The countdown continues to our winner of Umoja Writing Competition 2015.
We’ve already announced third and it was Judith Howe’s ‘Cup of Water’. Hopefully you’ve already read and enjoyed Judith’s entry. Now we announce second place. The quality of entries was very high and again we’d like to thank our judges Deborah Lawrence, teacher and literacy consultant (and also the sponsor of our trophy) and Shanyn Limpus, communications officer for Umoja Orphanage Kenya. Thank you for taking the time out of your busy schedules to judge our entries.
Another drum roll please (African drums), ta da da!
Second place: WINTER by Denise Krklec.
A big congratulations to Denise from Rochedale, Queensland. Here is her entry:
The fireman shut down their hoses and trudged through the whiteness to stow their equipment. The snow was already masking their trucks, blanketing the scene quickly as if to cover the horrors of what sizzled and spat behind them. There were no words between the men as they went about their duties, just as there would be no more sounds from the bodies found in the smoking ruins of the house. There was nothing left – just irregular hisses and crackles as the house succumbed, groaning its last words.
There remained one fireman in the snow, rolling the last hose, numb with cold and sorrow. It was a small community and he knew the house, the driveway, the letterbox, and the family. As he turned in salute a final time toward what now ceased to exist, he heard a noise that didn’t match the destruction before him. He went to investigate.
His torch penetrated the darkness, searching under beams, exploring the ruins, casting light on devastation. He moved toward the sound, unsure of its location or origin. An animal? Perhaps a kitten? It was a boy. A boy with melted skin and frozen limbs and no words.
Six weeks later the boy still had no words. All he had was loss – a mother, a father, sisters, toes, fingers, muscles, eyebrows, ears, lips, hair, and all his vitality. Body parts not burnt by the fire were frostbitten from lying in the snow. He wanted to be held, with arms outstretched and tears snaking down damaged skin but there were too many wounds, too many bandages, and dressings, and tubes. And the wrong people. His eyes continued searching for the right people even after the professionals explained his loss in three-year old language. He was stuck in memories of winter, under the window, in the snow, a burning house behind him, and dad rushing away from the window towards screams.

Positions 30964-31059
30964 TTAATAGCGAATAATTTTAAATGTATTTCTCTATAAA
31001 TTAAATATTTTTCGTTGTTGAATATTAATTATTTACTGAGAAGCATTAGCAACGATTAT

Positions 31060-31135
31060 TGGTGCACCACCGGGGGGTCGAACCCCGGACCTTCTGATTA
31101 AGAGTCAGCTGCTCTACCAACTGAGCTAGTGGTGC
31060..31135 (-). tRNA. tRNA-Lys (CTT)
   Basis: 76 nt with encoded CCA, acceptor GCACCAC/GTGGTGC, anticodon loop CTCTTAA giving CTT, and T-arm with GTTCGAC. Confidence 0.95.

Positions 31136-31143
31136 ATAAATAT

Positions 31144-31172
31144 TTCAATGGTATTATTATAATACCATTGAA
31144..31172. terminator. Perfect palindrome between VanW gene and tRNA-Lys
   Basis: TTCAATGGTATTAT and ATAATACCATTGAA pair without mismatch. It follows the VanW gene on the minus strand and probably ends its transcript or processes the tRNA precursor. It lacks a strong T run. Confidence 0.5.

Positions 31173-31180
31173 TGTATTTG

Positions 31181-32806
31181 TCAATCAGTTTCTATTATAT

He entered my domain unannounced, in the arms of an aunty. She had confused the appointment time and arrived as I was switching off lights, ready to return to my world of no words. A world thousands of kilometres away from heartbreak and emotional torment that still fitted like a glove. At least I could escape to a new world of new friends, new activities, and a new job, but one look at the boy and I knew he couldn’t escape anything. Even surrounded by the love of his extended family his eyes remained disinterested. I, to him, represented more pain, more trouble, more work and no compensation for his loss at all. We were both far from home – I, travelling the world on a working holiday, and him, with only the hospital to call home – and yet our paths had crossed.
We set a recurring appointment. Twice a week the boy taught me things I was not prepared or willing to learn. He forced me to examine my cloak of issues and to decide what was worth fighting for – what things were worth keeping wrapped around me, and what could be discarded and should be discarded forever. I taught him how to move again despite his scars and fears and pain. Together we found our words.
A three-year old taught me that despite losing everything, you could still smile. Sometimes the smile was through tears as his skin stretched and his muscles fatigued, but it was still a smile shining through the scars. I discovered it sometimes really hurts to be stretched and you want to kick and scream and yell ‘no’ to the things that make your life hard, but if you have someone you trust with you through the stretching there are opportunities for smiles.
He taught me that even though your arm won’t bend and you don’t have all your fingers, you can still give high fives. It was just a matter of adjusting thoughts and patterns. While the losses were still present and keenly felt, there were times when a high-five was required. No question asked. An accomplishment, something to be proud of, something deserving a kind word, or a victory dance with what did still work. Followed by a high-five.
The boy showed me that even if you trip over your swollen feet, you could still run to find the prize. The prize wasn’t big or even valuable but to someone who had lost so much the prize was worth every ache, every tear, and every effort in the fight to gain the prize. Even better if the prize was something the boy had chosen – a goal to work toward, something again to live for and strive for, damning those losses to a place only examined at the appropriate times.
I learnt from the boy a hug still means ‘I love you,’ even if you can’t squeeze tight, or lift your arms high enough, or maintain your balance while reaching out. A hug meant that we were in it together even through the pain and the tears and the yelling. A hug meant all was forgiven. A hug meant despite the losses there was still the capacity to love, to experience, to communicate, and to receive.
Our words taught me the value of friendship – despite the differences in age and life experiences, and despite what the future might hold. Our words right then meant the world.
Come back to see who takes out FIRST place.